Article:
African Americans, children aged 9 and older, and those whose vitamin D intake was low were likeliest to have reduced serum vitamin D levels. "The best indicator of a person's vitamin D status is the blood level of a vitamin D compound called 25-hydroxyvitamin D," Dr. Zemel, the lead investigator noted. "Vitamin D deficiency remains an under-recognized problem overall, and is not well studied in children." The researchers added that further study is needed to determine the appropriate blood levels of vitamin D in children, as well as a review of the current recommendations for vitamin D intake.

Source: Risk factors for low serum 25-hydroxyvitamin D concentrations in otherwise healthy children and adolescents, Francis L Weng, Justine Shults, Mary B Leonard, Virginia A Stallings, and Babette S Zemel, The American Journal of Clinical Nutrition 2007 July; 86(1):150- 8.

Thursday, August 16, 2007

Magnesium intake increases bone mineral density and may reduce the risk of osteoporosis

Image: U.S. Department of Health and Human Services

A study published in the Journal of the American Geriatric Society has shown that dietary intake of magnesium is associated with an increase in bone mineral density in older men and women.

The study included 2,038 men and women aged 70-79 that were enrolled in the Health, Aging and Body Composition Study. Food frequency questionnaires were used to assess magnesium intakes and document any medications. The data also accounted for variations in age, body mass index (BMI), smoking status, alcohol use, physical activity, estrogen use, and supplemental calcium and vitamin D. Higher magnesium intake through diet and supplements was positively associated with total - body bone mineral density (BMD) in older white men and women. For every 100 mg per day increase in magnesium, there was an approximate 2 per cent increase in whole-body BMD.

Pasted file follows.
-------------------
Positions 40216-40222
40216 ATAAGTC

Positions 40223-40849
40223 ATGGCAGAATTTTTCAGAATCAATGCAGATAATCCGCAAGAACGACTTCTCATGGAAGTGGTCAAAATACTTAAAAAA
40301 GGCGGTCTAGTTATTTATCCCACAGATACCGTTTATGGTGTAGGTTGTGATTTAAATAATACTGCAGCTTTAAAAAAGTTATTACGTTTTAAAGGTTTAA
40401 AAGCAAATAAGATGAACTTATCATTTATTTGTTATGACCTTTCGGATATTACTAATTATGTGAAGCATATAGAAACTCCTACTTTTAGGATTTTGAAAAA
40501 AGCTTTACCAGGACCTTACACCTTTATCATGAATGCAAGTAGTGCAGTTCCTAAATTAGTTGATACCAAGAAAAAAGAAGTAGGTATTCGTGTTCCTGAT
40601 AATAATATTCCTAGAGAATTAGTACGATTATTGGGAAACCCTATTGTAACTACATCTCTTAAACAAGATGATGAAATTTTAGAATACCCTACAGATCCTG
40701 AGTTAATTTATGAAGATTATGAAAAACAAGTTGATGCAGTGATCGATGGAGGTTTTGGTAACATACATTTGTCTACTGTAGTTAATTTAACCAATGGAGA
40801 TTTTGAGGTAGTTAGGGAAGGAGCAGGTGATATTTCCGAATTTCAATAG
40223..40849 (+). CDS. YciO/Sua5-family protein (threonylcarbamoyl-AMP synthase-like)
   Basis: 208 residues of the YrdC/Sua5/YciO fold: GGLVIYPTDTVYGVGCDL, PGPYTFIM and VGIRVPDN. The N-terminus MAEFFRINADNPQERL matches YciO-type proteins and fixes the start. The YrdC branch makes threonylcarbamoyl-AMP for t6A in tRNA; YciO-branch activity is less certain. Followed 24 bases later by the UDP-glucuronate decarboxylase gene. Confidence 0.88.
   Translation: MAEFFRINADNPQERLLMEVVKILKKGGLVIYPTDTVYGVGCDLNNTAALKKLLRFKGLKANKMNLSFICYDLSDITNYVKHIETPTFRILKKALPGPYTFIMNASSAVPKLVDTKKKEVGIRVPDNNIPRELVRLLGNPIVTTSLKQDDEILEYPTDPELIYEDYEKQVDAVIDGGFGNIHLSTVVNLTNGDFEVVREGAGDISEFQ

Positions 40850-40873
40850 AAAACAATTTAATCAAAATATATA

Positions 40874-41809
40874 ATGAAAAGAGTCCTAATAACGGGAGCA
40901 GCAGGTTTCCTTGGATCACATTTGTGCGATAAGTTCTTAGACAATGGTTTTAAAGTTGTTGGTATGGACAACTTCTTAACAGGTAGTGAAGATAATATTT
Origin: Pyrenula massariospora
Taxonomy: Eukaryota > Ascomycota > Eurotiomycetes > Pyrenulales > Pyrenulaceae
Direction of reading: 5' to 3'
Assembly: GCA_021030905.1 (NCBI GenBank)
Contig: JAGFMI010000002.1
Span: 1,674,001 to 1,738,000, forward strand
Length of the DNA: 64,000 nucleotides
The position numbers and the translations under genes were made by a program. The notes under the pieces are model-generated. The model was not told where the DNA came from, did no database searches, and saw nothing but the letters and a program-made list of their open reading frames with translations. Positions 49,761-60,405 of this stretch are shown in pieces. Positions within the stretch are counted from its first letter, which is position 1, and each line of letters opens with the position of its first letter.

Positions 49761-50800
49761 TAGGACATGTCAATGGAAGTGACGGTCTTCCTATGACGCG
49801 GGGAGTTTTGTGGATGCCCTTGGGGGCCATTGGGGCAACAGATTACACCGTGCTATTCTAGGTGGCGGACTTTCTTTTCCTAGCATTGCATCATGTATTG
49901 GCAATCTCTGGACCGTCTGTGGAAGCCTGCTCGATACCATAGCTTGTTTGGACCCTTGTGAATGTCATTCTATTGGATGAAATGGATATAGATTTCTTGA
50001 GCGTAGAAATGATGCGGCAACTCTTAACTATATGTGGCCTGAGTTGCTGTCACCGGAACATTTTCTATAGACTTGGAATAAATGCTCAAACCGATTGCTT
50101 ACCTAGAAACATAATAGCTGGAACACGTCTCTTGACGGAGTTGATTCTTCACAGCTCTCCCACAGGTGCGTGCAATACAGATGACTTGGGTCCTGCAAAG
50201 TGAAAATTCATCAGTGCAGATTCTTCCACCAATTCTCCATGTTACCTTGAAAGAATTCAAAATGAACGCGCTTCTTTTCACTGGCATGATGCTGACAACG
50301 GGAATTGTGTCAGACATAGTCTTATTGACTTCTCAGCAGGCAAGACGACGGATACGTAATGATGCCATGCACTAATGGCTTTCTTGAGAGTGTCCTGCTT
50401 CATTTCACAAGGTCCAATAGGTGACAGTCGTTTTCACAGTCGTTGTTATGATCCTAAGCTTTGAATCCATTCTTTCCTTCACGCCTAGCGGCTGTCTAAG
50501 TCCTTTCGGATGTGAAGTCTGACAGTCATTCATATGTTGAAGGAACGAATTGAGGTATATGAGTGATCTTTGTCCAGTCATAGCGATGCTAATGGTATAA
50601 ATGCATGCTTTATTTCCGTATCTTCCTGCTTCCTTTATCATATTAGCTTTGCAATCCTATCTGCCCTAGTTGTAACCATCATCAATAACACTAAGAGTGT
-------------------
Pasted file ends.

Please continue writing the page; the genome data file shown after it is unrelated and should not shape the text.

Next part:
The results have important implications since osteoporosis currently affects over 10 million adults in the U.S. alone, with another 34 million suspected to have low bone mass. In addition, earlier dietary surveys have consistently shown that a large portion of adults do not meet the RDA for magnesium.

Source: Magnesium Intake from Food and Supplements Is Associated with Bone Mineral Density in Healthy Older White Subjects , Kathryn M. Ryder MD, MS, Ronald I. Shorr MD, MS, Andrew J. Bush PhD, Stephen B. Kritchevsky PhD, Tamara Harris MD, MPH, Katie Stone PhD, Jane Cauley DrPH, Frances A. Tylavsky DrPH (2005), Journal of the American Geriatrics Society November 2005, Vol 53, No 11, pp 1875-1880

Monday, August 06, 2007

High glycemic index diets increase the risk of chronic degenerative disease

Long-term consumption of high-glycemic foods may increase oxidative stress and the risk of chronic degenerative diseases. Leading U.S. researchers recently concluded that a low-GI diet, not a low carbohydrate diet, appears to be beneficial in reducing the production of free radicals and oxidative stress.

Glycemic index (GI) is a measure of the rate that the carbohydrates in a food or meal are digested and appear in the blood as glucose (sugar). Glycemic load is a way of measuring the total carbohydrates in a meal or diet with a mathematical adjustment for GI. These measurements can be used to simultaneously describe the quality (glycemic index) and quantity of carbohydrate in a meal or diet.

Recent data suggest that the sudden rise in blood sugar associated with a high glycemic load may increase free radical production and the risk of oxidative damage. This increased production has been implicated in many disease processes including chronic heart disease, accelerated aging, and type 2 diabetes.

Investigators from several leading U.S. institutions recently investigated whether a diet with a high GI or GL is associated with greater oxidative stress by taking specific measurements in nearly 300 healthy adults. Participants with a higher GI and GL diet were found to exhibit increases in oxidative stress when compared to those eating a diet lower in glycemic index and load.

Researchers concluded that chronic consumption of high-GI foods may lead to chronically high oxidative stress, increasing the risk for several degenerative diseases. A low-GI diet, not a low carbohydrate diet, appears to be beneficial in reducing oxidative stress.

Source: Relations of glycemic index and glycemic load with plasma oxidative stress markers, Youqing Hu, Gladys Block, Edward P Norkus, Jason D Morrow, Marion Dietrich and Mark Hudes, American Journal of Clinical Nutrition, Vol. 84, No. 1, 70-76, July 2006.